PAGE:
Shiplap Wall: How To Do It Cheap & Easy

2 Materials
1 Day

When I decided to update our family room I knew that I wanted a white shiplap fireplace accent wall. The texture and rustic wood not only give the walls a bit of dimension, but it also adds a visual focal point for the room. Not to mention, I love the way shiplap looks! However, I was not interested in paying almost $10 per board! So I set out to find a cheap shiplap option.

We purchased a few sheets of 8×4 plywood from Home Depot and the nice thing is that they cut it for us! I wanted to go with a thicker 8-inch look, so we had them cut each sheet into 6 strips.

How To Install Shiplap Wall


  • 8×4 Plywood
  • Liquid Nail
  • Spacers (we used quarters)
  • Nail Gun
  • Nail Gun Nails
  • Sandpaper
  • White Paint
  • Table Saw
  • Level

Step 1: Prime Wall

Since our wall was a dark purple color, I primed it first so that I wouldn’t see the purple through the spaces.

Step 2: Locate Studs

Next, we made sure to locate all the studs with a stud finder and mark them with a pencil line so that we would have a guide. (It’s hard to see in the photo but they are there!)

Step 3: Hang plywood shiplap

Once it was time to hang the boards, we started with a full piece at the ceiling.

Make sure to use a level because the ceilings are not always straight.

Little notes left behind the wall 🙂

To hang the wood, we started with an 8-foot long piece. You can apply some liquid nails to the back of the wood, but we decided to skip this step since our plywood was so thin. Once we had it in place, we used a nail gun to nail the wood into each stud. We chose to nail the top and bottom of the board into each stud it hit.

After the first board was up, we measured the distance between the end of that board and the wall and then cut the next board down to the length we needed. Follow the same steps from the first board (fit onto the wall, the nail into the studs).

Then, for the second row, we started in the corner with the leftover piece for the board we just cut. Place that piece below the board and make sure to use a spacer to allow equal gap widths between the rows. We used quarters and made sure to put a few in to ensure it was level and equally spaced. Then repeat the process of nailing into the studs.

Continue to repeat this process until all the plywood boards are on the wall. I didn’t want a perfect wall so I would step back after each row, look at the pattern, and adjust the next row accordingly.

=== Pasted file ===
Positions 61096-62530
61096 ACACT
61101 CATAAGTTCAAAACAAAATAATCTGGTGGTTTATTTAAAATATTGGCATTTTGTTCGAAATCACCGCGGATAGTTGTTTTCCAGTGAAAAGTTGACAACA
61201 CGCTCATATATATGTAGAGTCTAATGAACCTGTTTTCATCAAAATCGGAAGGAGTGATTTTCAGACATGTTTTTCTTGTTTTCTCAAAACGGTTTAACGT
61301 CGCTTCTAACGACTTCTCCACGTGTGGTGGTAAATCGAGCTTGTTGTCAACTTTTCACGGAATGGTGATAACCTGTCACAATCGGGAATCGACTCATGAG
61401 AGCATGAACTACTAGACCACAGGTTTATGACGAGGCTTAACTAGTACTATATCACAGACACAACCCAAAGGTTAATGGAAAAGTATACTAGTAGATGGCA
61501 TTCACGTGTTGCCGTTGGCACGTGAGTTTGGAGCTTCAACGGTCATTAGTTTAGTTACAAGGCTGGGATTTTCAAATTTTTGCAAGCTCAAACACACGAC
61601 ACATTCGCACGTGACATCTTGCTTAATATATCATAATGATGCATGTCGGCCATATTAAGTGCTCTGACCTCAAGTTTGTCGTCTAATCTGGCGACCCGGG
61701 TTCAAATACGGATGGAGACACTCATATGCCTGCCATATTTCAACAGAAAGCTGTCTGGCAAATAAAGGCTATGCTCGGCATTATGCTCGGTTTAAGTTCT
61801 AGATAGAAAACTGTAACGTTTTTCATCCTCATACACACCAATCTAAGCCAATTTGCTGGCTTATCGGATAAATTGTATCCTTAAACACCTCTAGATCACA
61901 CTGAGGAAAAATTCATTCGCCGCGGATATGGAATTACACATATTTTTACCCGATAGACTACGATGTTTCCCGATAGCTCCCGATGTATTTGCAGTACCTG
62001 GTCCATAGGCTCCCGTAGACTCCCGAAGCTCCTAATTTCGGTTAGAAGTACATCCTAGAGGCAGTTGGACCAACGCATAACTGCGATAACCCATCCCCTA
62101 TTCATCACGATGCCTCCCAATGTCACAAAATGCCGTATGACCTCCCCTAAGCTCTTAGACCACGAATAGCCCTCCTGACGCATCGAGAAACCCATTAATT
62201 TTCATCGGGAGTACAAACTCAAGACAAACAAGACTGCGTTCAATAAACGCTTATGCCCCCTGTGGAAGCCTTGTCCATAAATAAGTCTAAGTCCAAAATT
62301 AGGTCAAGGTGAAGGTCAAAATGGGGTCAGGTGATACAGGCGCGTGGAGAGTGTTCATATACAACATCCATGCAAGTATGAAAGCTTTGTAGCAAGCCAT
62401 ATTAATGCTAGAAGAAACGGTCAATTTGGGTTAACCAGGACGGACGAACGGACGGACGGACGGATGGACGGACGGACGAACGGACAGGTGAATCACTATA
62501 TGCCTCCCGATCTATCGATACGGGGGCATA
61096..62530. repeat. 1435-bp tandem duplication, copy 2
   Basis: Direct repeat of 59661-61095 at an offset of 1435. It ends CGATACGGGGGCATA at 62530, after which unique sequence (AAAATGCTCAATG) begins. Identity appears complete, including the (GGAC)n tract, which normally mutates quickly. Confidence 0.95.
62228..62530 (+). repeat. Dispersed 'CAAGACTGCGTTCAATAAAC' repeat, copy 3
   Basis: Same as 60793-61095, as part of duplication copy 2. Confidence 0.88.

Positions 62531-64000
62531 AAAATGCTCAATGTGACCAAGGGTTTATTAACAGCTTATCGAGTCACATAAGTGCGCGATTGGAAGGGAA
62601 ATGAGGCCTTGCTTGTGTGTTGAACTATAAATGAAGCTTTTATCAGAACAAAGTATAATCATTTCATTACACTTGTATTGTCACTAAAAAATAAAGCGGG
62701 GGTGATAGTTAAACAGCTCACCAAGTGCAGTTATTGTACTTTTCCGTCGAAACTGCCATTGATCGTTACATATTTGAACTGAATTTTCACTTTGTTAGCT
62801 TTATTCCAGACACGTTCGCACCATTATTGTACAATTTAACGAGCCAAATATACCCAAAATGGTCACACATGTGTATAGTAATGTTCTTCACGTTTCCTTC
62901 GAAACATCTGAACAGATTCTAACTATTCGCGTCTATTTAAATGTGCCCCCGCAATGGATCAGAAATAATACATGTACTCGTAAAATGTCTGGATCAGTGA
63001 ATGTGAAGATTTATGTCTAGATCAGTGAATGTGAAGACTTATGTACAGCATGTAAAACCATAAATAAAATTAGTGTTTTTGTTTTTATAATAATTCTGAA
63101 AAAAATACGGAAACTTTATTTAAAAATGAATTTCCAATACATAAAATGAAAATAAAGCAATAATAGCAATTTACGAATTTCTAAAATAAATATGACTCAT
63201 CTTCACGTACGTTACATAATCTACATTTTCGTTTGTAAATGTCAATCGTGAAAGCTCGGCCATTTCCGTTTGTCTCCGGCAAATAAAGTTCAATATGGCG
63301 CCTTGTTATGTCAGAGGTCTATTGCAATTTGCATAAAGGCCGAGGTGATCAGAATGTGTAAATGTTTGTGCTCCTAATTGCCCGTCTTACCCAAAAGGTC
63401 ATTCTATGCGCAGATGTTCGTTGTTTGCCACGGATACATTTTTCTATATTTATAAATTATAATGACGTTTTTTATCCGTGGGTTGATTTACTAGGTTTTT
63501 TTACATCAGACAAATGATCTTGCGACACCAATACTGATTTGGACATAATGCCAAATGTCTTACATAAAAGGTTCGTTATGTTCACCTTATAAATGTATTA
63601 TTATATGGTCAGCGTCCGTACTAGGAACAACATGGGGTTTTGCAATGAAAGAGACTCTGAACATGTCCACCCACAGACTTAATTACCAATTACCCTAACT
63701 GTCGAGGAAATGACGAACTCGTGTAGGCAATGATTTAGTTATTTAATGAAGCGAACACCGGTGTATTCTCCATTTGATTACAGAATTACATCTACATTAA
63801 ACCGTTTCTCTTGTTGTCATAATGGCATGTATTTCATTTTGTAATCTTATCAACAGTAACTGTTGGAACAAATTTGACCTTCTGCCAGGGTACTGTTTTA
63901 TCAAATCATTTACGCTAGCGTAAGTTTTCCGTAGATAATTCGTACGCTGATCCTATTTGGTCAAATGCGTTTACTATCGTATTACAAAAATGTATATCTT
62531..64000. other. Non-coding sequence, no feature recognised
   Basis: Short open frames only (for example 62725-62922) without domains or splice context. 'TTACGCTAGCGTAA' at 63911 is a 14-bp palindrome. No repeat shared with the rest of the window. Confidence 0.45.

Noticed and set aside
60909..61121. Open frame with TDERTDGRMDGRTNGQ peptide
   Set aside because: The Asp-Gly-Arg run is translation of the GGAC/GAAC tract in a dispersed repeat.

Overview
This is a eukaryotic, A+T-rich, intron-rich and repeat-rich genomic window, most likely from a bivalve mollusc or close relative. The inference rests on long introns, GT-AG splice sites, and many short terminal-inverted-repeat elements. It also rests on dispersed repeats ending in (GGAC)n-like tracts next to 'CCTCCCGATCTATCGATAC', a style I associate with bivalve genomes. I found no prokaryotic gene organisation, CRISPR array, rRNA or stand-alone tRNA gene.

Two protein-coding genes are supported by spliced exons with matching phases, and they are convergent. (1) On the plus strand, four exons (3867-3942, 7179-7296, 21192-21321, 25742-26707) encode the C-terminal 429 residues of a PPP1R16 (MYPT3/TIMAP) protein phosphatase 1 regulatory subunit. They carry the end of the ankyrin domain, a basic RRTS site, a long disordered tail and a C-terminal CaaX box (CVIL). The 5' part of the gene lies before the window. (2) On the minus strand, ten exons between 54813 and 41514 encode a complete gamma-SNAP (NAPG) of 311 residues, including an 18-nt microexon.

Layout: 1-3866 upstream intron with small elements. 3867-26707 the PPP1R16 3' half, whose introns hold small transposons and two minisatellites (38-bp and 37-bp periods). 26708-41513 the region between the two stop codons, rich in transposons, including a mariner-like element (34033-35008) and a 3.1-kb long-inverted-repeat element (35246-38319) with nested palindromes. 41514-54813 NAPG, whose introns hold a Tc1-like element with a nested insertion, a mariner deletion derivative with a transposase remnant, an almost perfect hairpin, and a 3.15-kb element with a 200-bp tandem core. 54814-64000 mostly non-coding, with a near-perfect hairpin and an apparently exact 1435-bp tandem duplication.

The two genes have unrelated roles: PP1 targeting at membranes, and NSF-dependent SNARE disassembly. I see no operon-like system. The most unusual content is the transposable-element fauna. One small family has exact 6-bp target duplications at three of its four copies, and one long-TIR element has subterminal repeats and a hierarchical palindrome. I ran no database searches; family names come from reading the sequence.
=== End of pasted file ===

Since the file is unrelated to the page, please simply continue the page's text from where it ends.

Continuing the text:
We continued on in that manner until the wall was complete! We did need to cut around an electrical outlet so we measured the location of the box and used a jigsaw to cut the opening. Since you will be covering it with a plate the cut doesn’t need to be perfect.

Step 4: Caulk Nail Holes In Wall

Next, it’s time to fill in all of your nail holes. We used some sandable, paintable caulk. Once they are dry, run a piece of sandpaper over the holes to smooth them out. If you want a smooth one-board look across the entire wall, you can choose to fill in the space where the boards butt up to each other. I choose to leave it for this wall since I was going for a less clean, more rustic shiplap wall.

Step 5: Paint Shiplap Fireplace Wall

Once everything has dried, it was time to paint! Since I wanted a white shiplap wall we went with a crisp white in an eggshell finish to complete the look. We were able to roll the wall with a paint roller and it was pretty quick and easy.

Step 6: Quarter -Round (Optional)

Once the wall is complete, you may want to think of adding some quarter-round trim to the edges. (We opted not to do this since I liked the way it looked without it.)

I absolutely love the way our shiplap fireplace wall turned out! I also love how easy, quick, and cheap this project was!!

Check out the complete fireplace remodel we did to see how it all came together!


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Want more details about this and other DIY projects? Check out my blog post!


Have a question about this project?

1 question
  • Clayton
    on Apr 16, 2021

    Are the knot holes in the plywood bleeding through the paint?

    • Brooke Grasley
      Brooke Grasley
      on Apr 16, 2021

      They are not bleeding through but I decided not to fill them since I wanted more of a rustic look :)

Join the conversation

6 of 8 comments
  • Barbara
    on Apr 15, 2021

    Love it! You need to get a chunky rustic mantel to complete the look.

  • Bridgette
    on Apr 17, 2021

    Very nice, but needs something. Maybe a mantel because the wall looks so empty. Empty walls remind me of a hospital room, cold and unfriendly.

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